To you, these combinations of words come naturally and without even being aware of them, they just flow. But imagine a Spanish speaker coming to you and asking you why the choice of those particular words to form that phrase or how do you make the connection between those phrases and the meaning “invent”, “produce”, “get”.  He may even ask you why you chose to use the “more difficult combination (come up with)” instead of saying just only one of the previous words.

You may feel tempted to say: “I don’t know, it just sounds right.”

For Pete's sake! It may sound right to you. I just don't get it!

For Pete’s sake! It may sound right to you, not to me!     I just don’t get it!

 

And that is a very common answer they will get. Of course, no English speaker needs to be an expert at teaching or describing the English language. They can use it perfectly because, after all it is their native tongue, but describing it and being able to teach the language is a completely different ball game.

“It just sounds right” is an empty answer for someone who does not understand the logic of the language. It obviously sounds right for the one saying it, but if someone is asking about that, it means it does NOT sound right to them.

And back to Spanish, imagine asking a teacher to explain to you why you need to use the subjunctive in the first sentence but not in the second:

  • No creo que esté equivocada. (SUBJUNCTIVE) (I don’t think she is wrong)
  • Creo que está equivocada (INDICATIVE ) (I think she is wrong)

You may be wondering: “Aren’t we just saying exactly the same?”, “Why don’t both sentences use the subjunctive?” “Does the word NO trigger the subjunctive?”. And imagine someone telling you:  “Well, it just sounds right.”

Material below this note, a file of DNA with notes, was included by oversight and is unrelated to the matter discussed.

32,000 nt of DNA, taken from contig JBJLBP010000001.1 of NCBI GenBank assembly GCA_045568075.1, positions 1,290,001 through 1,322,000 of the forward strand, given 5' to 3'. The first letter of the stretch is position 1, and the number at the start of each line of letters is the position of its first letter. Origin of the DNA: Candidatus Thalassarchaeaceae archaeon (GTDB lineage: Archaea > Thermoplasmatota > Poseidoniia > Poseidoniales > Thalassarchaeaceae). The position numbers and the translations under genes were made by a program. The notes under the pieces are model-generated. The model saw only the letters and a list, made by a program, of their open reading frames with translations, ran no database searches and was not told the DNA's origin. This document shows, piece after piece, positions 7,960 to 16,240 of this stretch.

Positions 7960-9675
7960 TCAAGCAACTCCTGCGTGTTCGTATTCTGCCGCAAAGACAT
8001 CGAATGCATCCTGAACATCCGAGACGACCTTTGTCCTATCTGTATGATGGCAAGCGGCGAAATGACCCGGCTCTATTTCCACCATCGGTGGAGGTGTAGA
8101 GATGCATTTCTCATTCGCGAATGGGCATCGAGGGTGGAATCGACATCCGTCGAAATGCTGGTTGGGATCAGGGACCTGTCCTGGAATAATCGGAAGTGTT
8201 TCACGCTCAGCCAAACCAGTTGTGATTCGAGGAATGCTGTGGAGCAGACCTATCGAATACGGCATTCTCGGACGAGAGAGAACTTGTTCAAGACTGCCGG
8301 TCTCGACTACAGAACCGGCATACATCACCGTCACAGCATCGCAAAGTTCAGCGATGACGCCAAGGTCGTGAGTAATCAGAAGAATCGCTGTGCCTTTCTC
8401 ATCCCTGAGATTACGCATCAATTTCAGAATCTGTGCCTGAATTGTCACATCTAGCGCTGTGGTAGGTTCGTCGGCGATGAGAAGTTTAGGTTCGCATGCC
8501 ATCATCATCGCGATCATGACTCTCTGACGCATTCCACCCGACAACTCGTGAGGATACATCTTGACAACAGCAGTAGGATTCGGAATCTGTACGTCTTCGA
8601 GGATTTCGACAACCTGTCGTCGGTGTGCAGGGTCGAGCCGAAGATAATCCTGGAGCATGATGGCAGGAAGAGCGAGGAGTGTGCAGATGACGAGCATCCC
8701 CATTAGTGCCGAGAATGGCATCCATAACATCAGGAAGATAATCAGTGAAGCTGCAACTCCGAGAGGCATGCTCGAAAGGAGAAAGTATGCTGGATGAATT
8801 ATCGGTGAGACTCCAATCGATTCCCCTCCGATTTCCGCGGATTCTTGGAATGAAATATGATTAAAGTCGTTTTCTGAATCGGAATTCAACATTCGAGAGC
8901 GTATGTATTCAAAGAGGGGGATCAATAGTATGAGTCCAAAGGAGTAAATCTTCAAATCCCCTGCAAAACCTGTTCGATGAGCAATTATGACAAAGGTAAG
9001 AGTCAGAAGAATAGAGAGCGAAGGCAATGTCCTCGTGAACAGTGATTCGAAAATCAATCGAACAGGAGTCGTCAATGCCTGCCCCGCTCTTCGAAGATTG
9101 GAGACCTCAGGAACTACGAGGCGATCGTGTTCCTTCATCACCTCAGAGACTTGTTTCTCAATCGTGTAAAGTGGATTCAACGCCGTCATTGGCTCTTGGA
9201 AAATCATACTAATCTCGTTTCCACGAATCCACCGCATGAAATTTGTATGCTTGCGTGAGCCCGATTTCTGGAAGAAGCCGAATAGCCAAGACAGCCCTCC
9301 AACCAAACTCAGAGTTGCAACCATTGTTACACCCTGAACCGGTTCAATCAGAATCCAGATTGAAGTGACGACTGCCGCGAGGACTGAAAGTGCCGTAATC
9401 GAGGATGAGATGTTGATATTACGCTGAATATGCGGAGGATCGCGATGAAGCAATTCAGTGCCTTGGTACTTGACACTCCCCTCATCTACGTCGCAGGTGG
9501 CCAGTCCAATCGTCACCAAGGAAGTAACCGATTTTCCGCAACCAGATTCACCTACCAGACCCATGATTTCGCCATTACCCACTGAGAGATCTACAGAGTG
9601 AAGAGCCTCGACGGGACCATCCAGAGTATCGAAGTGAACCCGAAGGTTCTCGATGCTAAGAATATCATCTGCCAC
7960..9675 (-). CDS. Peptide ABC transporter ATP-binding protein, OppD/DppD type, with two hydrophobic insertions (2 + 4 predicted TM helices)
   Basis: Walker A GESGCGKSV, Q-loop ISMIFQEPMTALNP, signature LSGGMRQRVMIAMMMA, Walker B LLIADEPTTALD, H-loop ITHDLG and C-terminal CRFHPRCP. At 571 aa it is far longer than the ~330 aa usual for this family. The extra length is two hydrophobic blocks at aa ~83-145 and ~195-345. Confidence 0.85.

It just doesn't make sense to me! Could anyone give me a straight answer, PLEASE!!!

It just doesn’t make sense to me! Could anyone give me a straight answer, PLEASE!!!

 

True! It may sound right to them, but if you are asking it is definitely does NOT sound right to you. There is some missing link there that you are trying to figure out, yet, you lack enough information to put all pieces of the puzzle together.

That wouldn’t help you, would it? Unfortunately, that is not so far from the answers that Spanish students get on a day-to-day basis.

And this brings us back to YOU...

What is the 2nd KEY REASON why the Spanish subjunctive is so painfully difficult?!

Spanish Subjunctive Quotation Maks
KEY REASON #2  WHY THE SUBJUNCTIVE IS MAKING YOUR LIFE MISERABLE
More often than not, they answers you get are empty and offer no real value to enable you to decode the logic on how the Spanish Subjunctive works.

If the answers you have received so far have not lead you to the right place, it may be time to seek for more quality information sources, and that is where we shine!

 Stop hoping you could master the subjunctive one day.

MAKE THAT HAPPEN NOW!

 

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This article is part of our FREE SPECIAL VIDEO REPORT SERIES: “THE 5 KEY REASONS WHY THE SUBJUNCTIVE IS MAKING YOUR LIFE MISERABLE AND HOW TO TURN THE TABLES IN JUST 30 DAYS!”